A Matter of Life and Death A Matter of Life and Death
"Cutting It Short", directed by Jiří Menzel

A Matter of Life and Death

10 (Un)inspiring Films From Central Europe
Mateusz Demski
time 6 minutes

Poland and the Czech Republic. Two neighbouring Central European countries, inhabited mostly by Slavs, both of which have become popular with British bachelor parties. But that’s where the similarities end, and a pair of important questions arise: Which Polish films make us lose our will to live? And which Czech productions restore our balance, give us new energy, and help us to embrace life anew?

5 Polish Films That Make You Lose Your Will to Live

Curse of Snakes Valley
Marek Piestrak

“Autumn Spring”, directed by Vladimír Michálek

They still haven’t come up with adjectives that can properly describe the story of Marek Piestrak and his film. Something that would be Poland’s answer to the adventures of Indiana Jones, recognized as the jewel in the crown of Polish B movies. On the same principles as we collect films like The Killer Shrews, Piestrak, just like Ed Wood, gained fame as the bard of bad taste, which unexpectedly became his greatest distinction and prize. Drawing 25 million people to cinemas for a story that occupies a position on the medal stand of the worst Polish films of all time, that


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“Dekalog: One”, EAST NEWS/INPLUS

A Short Essay About Mystery

The Enduring Attraction of “Dekalog”
Carmen Gray

In the ‘90s, experiencing arthouse cinema involved a walk to the video store to select a VHS cassette from its small “foreign” section. At least, it did in Dunedin, the student-dominated but isolated city in New Zealand’s south island (literally the end of the world, you might say), where I went to university. Outside the annual film festival, which brought more obscure titles to the big screen, there were few places to discover anything beyond mainstream releases. But rare bites of arthouse were all the more vivid in their scarcity, manifesting out of a void of context like mysterious apparitions. I remember as if it were yesterday our scandalized delight around Pasolini’s Salò, or the 120 Days of Sodom, when it screened at the festival. Just learning such a film existed, and that the limits of art were not where we’d previously presumed them to be, was revolutionary – and if this, then what else was waiting?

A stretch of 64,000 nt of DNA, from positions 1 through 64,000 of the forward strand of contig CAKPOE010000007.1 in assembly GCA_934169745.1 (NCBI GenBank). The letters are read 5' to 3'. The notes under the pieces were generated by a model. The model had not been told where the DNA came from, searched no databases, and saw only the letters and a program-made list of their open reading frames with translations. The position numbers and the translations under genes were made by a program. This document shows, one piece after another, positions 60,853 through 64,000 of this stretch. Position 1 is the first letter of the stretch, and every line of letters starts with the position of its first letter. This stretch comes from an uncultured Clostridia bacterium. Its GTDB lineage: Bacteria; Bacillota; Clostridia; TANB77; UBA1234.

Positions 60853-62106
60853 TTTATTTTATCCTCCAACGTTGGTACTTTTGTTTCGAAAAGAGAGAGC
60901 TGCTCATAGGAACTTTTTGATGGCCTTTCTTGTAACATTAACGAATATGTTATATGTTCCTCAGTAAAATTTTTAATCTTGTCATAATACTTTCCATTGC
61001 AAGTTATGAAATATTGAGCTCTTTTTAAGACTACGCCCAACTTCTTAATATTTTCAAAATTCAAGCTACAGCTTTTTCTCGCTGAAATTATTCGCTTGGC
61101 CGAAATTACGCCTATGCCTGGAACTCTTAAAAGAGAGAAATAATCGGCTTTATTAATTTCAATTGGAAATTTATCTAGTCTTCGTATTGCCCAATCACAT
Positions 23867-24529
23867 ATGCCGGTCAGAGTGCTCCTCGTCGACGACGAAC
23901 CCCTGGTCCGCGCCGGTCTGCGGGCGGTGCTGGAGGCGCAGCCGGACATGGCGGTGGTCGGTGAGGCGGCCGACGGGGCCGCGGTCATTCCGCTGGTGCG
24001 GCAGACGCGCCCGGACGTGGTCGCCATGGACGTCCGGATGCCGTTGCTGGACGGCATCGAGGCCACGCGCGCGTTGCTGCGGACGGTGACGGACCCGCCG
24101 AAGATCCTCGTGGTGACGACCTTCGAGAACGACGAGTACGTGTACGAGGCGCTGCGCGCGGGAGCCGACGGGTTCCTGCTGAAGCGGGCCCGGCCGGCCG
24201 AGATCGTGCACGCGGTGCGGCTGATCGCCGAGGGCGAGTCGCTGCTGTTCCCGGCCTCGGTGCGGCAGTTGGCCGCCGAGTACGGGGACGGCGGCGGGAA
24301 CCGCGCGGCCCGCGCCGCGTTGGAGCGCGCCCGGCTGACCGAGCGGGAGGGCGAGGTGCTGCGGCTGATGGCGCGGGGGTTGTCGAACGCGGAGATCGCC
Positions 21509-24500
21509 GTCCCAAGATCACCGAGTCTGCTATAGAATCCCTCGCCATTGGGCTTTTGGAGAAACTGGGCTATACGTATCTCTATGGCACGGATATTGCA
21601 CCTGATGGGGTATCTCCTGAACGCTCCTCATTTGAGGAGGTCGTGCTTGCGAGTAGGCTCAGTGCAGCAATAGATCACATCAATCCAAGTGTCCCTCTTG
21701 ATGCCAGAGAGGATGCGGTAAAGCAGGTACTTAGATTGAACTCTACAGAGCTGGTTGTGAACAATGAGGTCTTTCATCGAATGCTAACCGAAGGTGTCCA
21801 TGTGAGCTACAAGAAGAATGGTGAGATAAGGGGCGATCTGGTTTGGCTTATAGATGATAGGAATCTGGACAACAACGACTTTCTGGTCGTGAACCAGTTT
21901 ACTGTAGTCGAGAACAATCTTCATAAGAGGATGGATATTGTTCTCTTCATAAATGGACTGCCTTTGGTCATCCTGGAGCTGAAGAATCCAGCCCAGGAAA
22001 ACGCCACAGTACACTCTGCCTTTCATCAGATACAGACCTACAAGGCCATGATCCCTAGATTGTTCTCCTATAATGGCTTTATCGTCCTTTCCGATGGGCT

This was a pre-download and streaming era, before half of life was lived online. The wider world felt a whole less accessible, and a whole more exotic, and that included Europe, where I (like most of my peers) had never been. Among the handful of European auteurs we did know about, was Krzysztof Kieślowski. His films A Short Film About Killing and A Short Film About Love had a cult following. If memory serves, he was my first gateway into the arthouse of Central and Eastern Europe (at any rate, I wasn’t to come across the likes of Věra Chytilová or Sergei Parajanov for years yet). We didn’t have any grounding in the slower and more oblique end of arthouse, but we didn’t need it for Kieślowski, and he spoke to something else – a teenage taste for that whiff of danger that turned transgression and alienation into a source of fascination. Tarantino’s indie spectacles of lawlessness Reservoir Dogs and True Romance were all the rage, as was the rootless amorality of Mike Leigh’s Naked, and books by William S. Burroughs and Jack Kerouac, with their anti-establishment hellions. It wasn’t a stretch to embrace the extremity of A Short Film About Killing, with its disaffected drifter and his shocking crime, or A Short Film About Love, and its perverse, taboo obsession.

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